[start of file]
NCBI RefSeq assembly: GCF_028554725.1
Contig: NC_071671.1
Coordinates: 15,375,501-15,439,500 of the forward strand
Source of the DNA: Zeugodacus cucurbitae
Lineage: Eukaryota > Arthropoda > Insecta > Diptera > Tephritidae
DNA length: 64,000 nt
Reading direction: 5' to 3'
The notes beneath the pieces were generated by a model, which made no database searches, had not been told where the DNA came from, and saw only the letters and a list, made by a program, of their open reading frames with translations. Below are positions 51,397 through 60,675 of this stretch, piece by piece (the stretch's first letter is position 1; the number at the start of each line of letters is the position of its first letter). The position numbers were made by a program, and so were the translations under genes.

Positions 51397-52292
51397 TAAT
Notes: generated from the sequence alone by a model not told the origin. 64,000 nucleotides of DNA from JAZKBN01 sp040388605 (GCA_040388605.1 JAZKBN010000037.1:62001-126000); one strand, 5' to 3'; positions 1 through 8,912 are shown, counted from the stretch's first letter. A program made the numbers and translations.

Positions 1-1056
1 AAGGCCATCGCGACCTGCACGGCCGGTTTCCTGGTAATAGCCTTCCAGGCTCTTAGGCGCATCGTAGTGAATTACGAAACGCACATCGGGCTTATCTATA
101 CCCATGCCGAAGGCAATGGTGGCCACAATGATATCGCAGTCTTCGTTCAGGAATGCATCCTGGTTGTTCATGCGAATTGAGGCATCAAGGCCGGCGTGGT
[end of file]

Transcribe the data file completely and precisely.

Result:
NCBI RefSeq assembly: GCF_028554725.1
Contig: NC_071671.1
Coordinates: 15,375,501-15,439,500 of the forward strand
Source of the DNA: Zeugodacus cucurbitae
Lineage: Eukaryota > Arthropoda > Insecta > Diptera > Tephritidae
DNA length: 64,000 nt
Reading direction: 5' to 3'
The notes beneath the pieces were generated by a model, which made no database searches, had not been told where the DNA came from, and saw only the letters and a list, made by a program, of their open reading frames with translations. Below are positions 51,397 through 60,675 of this stretch, piece by piece (the stretch's first letter is position 1; the number at the start of each line of letters is the position of its first letter). The position numbers were made by a program, and so were the translations under genes.

Positions 51397-52292
51397 TAAT
Notes: generated from the sequence alone by a model not told the origin. 64,000 nucleotides of DNA from JAZKBN01 sp040388605 (GCA_040388605.1 JAZKBN010000037.1:62001-126000); one strand, 5' to 3'; positions 1 through 8,912 are shown, counted from the stretch's first letter. A program made the numbers and translations.

Positions 1-1056
1 AAGGCCATCGCGACCTGCACGGCCGGTTTCCTGGTAATAGCCTTCCAGGCTCTTAGGCGCATCGTAGTGAATTACGAAACGCACATCGGGCTTATCTATA
101 CCCATGCCGAAGGCAATGGTGGCCACAATGATATCGCAGTCTTCGTTCAGGAATGCATCCTGGTTGTTCATGCGAATTGAGGCATCAAGGCCGGCGTGGT